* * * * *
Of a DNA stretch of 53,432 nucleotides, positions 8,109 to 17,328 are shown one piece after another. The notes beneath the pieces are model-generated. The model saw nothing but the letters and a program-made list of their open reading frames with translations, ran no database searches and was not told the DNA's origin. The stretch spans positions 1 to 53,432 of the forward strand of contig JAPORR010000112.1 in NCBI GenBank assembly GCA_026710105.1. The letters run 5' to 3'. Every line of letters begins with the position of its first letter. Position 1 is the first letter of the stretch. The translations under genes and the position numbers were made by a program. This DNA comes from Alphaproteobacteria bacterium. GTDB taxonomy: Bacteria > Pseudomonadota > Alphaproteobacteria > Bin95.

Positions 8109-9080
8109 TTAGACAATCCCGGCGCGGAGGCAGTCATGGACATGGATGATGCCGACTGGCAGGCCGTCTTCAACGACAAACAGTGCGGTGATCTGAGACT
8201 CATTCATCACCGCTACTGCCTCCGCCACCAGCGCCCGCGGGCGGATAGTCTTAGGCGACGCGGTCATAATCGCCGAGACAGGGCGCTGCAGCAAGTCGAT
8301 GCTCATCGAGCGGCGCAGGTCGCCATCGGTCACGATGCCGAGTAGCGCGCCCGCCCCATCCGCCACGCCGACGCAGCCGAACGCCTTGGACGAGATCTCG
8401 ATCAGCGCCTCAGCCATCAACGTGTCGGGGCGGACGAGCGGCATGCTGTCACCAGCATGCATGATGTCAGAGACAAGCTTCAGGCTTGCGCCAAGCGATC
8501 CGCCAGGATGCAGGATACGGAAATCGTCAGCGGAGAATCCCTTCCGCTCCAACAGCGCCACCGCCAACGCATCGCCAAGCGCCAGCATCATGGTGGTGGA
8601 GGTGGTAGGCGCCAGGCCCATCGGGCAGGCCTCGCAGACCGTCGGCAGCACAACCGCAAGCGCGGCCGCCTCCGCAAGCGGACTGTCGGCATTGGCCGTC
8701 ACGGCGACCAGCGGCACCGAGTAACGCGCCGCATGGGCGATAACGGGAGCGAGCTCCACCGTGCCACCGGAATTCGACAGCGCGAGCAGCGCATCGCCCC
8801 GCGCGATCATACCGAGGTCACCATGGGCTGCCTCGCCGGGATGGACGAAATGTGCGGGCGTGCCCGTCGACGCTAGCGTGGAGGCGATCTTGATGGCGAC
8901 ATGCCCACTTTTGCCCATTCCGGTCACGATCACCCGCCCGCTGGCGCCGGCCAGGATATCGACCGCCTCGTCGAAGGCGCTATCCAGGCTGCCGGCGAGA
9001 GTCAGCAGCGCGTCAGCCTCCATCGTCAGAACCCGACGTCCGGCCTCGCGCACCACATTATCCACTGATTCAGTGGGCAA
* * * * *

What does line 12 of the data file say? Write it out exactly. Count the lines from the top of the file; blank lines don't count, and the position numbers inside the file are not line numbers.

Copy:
9001 GTCAGCAGCGCGTCAGCCTCCATCGTCAGAACCCGACGTCCGGCCTCGCGCACCACATTATCCACTGATTCAGTGGGCAA